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Patrick Dempsey accused of 'terrorizing the set' of 'Grey's Anatomy' before his exit

Christi Carras, Los Angeles Times on

Published in Entertainment News

Some fresh McDrama has surfaced in connection to McDreamy's shocking exit from the long-running medical drama "Grey's Anatomy."

On Thursday, the Hollywood Reporter published a juicy excerpt from "How to Save a Life: The Inside Story of Grey's Anatomy," entertainment journalist Lynette Rice's forthcoming book about the beloved series. It thoroughly details the circumstances of star Patrick Dempsey's Season 11 departure.

At one point in the unauthorized account — which includes interviews with cast members and creatives — a former executive producer on the program accuses Dempsey of "terrorizing the set" ahead of his fan-favorite character Derek "McDreamy" Shepherd's sudden demise.

"There were HR issues," James D. Parriott said in the excerpt. "It wasn't sexual in any way. He was sort of terrorizing the set. Some cast members had all sorts of PTSD with him. He had this hold on the set where he knew he could stop production and scare people.

"The network and the studio came down and we had sessions with them. I think he was just done with the show. He didn't like the inconvenience of coming in every day and working. He and Shonda [Rhimes, who created the show,] were at each other's throats."

Another former executive producer on the show, Jeannine Renshaw, recalled observing tension between Dempsey and costar Ellen Pompeo, who starred opposite one another as love interests for years.

"There were times where Ellen was frustrated with Patrick and she would get angry that he wasn't working as much," Renshaw said. "She was very big on having things be fair. She just didn't like that Patrick would complain that 'I'm here too late' or 'I've been here too long' when she had twice as many scenes in the episode as he did.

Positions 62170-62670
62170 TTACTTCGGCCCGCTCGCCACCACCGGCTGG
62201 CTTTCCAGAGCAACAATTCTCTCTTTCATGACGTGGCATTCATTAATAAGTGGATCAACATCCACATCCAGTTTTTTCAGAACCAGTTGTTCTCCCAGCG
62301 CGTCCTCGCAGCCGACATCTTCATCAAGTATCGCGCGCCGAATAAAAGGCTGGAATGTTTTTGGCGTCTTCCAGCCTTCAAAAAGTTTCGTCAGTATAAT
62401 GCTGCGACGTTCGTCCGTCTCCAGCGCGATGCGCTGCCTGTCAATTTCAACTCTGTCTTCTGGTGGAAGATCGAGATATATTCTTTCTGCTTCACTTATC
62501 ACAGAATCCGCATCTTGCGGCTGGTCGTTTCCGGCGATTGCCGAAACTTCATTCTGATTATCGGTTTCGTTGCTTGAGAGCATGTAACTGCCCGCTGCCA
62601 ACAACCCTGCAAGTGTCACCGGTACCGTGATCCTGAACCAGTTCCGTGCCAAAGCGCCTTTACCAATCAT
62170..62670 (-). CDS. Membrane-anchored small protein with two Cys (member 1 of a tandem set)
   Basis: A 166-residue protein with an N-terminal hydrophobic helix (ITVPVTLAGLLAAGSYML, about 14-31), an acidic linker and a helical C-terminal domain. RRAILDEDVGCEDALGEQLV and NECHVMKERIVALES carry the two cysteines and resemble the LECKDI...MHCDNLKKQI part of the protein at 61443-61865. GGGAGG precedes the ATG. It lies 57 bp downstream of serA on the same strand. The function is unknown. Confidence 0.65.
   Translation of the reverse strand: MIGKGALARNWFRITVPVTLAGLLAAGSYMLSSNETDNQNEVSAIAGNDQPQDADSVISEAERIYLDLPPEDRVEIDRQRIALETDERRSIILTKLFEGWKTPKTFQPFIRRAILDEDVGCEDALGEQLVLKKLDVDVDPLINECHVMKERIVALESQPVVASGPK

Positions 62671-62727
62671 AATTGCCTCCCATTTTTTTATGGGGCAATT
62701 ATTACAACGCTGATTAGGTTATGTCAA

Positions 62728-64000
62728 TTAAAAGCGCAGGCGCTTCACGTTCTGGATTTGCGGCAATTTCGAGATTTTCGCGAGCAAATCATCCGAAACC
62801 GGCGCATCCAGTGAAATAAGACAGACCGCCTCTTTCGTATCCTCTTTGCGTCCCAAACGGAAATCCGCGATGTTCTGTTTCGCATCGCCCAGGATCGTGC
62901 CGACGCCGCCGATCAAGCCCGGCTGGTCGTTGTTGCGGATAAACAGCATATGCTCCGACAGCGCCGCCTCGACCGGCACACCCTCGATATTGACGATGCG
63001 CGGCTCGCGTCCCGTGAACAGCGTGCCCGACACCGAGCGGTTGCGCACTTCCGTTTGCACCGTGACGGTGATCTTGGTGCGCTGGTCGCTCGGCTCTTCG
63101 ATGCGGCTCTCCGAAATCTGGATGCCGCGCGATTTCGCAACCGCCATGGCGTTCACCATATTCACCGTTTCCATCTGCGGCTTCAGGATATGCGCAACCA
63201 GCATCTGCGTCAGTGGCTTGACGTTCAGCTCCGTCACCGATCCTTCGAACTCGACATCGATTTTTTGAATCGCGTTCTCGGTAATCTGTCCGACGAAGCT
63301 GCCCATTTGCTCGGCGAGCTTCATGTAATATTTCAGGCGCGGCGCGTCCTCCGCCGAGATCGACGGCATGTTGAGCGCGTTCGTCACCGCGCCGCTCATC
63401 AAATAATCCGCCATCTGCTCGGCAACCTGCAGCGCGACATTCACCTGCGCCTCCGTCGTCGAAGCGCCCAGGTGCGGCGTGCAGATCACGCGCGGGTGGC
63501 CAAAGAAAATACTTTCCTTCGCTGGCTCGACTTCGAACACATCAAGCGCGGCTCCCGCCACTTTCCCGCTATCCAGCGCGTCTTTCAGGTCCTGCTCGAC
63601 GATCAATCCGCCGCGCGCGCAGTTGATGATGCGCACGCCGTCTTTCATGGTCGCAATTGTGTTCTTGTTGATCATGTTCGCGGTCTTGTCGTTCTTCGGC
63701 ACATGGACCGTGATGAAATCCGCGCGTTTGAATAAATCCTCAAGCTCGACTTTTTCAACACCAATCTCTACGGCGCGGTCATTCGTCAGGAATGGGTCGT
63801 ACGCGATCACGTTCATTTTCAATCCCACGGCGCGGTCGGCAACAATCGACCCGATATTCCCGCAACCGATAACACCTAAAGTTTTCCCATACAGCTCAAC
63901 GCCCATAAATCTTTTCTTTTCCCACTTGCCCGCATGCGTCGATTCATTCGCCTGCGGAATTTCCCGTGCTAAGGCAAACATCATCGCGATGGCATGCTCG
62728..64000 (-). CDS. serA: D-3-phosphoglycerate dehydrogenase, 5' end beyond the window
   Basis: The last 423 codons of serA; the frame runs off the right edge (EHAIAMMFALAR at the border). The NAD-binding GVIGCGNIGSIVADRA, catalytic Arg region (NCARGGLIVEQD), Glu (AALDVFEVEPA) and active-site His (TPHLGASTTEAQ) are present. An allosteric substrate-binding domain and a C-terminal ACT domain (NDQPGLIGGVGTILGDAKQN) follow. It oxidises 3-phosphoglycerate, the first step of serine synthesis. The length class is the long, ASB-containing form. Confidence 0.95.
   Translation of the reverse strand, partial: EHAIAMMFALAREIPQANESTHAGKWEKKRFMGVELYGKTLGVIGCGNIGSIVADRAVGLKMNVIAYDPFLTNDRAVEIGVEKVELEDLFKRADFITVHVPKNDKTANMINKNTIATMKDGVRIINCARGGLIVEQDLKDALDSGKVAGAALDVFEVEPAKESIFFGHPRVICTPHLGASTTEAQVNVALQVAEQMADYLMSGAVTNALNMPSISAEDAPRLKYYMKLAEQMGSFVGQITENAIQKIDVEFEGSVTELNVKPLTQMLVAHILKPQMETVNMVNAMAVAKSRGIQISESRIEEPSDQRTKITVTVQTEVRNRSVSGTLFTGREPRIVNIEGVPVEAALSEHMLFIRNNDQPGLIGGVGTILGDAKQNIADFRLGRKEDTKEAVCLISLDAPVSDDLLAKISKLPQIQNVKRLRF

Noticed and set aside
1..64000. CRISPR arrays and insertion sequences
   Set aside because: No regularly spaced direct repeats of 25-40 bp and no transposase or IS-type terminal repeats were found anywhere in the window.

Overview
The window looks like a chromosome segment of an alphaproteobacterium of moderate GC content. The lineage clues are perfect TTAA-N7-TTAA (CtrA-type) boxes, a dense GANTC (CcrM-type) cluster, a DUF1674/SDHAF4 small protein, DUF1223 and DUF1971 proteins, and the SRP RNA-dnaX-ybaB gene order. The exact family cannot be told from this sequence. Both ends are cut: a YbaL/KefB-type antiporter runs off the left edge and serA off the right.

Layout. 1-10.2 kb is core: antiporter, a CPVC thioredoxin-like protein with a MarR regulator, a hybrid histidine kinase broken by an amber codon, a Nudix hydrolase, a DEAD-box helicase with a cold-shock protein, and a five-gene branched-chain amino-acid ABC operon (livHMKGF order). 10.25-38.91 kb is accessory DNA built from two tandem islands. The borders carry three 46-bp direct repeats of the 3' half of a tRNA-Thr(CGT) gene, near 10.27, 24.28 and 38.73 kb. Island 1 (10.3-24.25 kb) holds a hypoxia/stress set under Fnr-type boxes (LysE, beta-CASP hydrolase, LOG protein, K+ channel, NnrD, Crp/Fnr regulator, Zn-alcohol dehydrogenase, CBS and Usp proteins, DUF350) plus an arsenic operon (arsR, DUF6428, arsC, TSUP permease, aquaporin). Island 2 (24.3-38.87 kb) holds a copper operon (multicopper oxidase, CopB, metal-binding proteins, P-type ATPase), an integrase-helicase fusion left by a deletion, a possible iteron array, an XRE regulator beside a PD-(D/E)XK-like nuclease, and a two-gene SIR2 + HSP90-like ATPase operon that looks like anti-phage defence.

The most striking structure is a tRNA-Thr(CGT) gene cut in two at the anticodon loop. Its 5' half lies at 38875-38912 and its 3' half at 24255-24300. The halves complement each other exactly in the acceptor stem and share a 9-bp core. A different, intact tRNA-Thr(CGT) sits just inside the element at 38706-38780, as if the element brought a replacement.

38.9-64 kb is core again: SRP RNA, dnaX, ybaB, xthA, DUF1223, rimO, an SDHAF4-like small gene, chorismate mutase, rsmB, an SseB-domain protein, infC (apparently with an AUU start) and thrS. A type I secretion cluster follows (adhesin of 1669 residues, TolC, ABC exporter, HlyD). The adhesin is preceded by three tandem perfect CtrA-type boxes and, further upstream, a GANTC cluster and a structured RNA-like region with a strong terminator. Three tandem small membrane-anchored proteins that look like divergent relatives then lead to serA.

"When I brought it up to Patrick, I would say, 'Look around you. These people have been here since six thirty a.m.' He would go, 'Oh, yeah.' He would get it."

According to Renshaw, the "last straw" occurred when writer-creator Rhimes, who had received complaints, finally witnessed Dempsey's alleged misconduct firsthand. McDreamy was later written off the show, killed in a brutal car accident.

"Shonda had to say to the network, 'If he doesn't go, I go,'" Renshaw continued. "Nobody wanted him to leave, because he was the show. Him and Ellen. Patrick is a sweetheart. It messes you up, this business."

By Dempsey's account, he calmly welcomed the plot twist after 11 years of grueling, unpredictable production schedules. Though he claimed to have considered quitting the show previously, he ultimately decided to stay for the money and success the role of McDreamy afforded him.

 

"I don't remember the date [I got the news]," he told Rice. "It was not in the fall. Maybe February or March. It was just a natural progression. And the way everything was unfolding in a very organic way, it was like, 'Okay! This is obviously the right time.' Things happened very quickly. We were like, 'Oh, this is where it's going to go.'"

In contrast to the allegations made against Dempsey, multiple cast and crew members interviewed for Rice's book depicted him as a kind and welcoming presence who cooperated peacefully when his time on the Emmy-winning series was up.

"I very quietly left," Dempsey said. "It was beautiful. It was raining, which was really touching. I got in my Panamera, got in rush-hour traffic, and two hours later I was home."

Earlier this year, McDreamy made a buzzy return to "Grey's Anatomy," appropriately in a dream sequence. Dempsey is one of several actors who left the show and have since been woven back into the narrative.

A representative for the actor did not immediately respond Thursday to The Times' request for comment.

"Derek Shepherd is and will always be an incredibly important character — for Meredith, for me, and for the fans," Rhimes said in the excerpt.

"I absolutely never imagined saying goodbye to our McDreamy. Patrick Dempsey's performance shaped Derek in a way that I know we both hope became a meaningful example — happy, sad, romantic, painful, and always true — of what young women should demand from modern love. His loss will be felt by all."

"How to Save a Life: The Inside Story of Grey's Anatomy" hits shelves Sept. 21.

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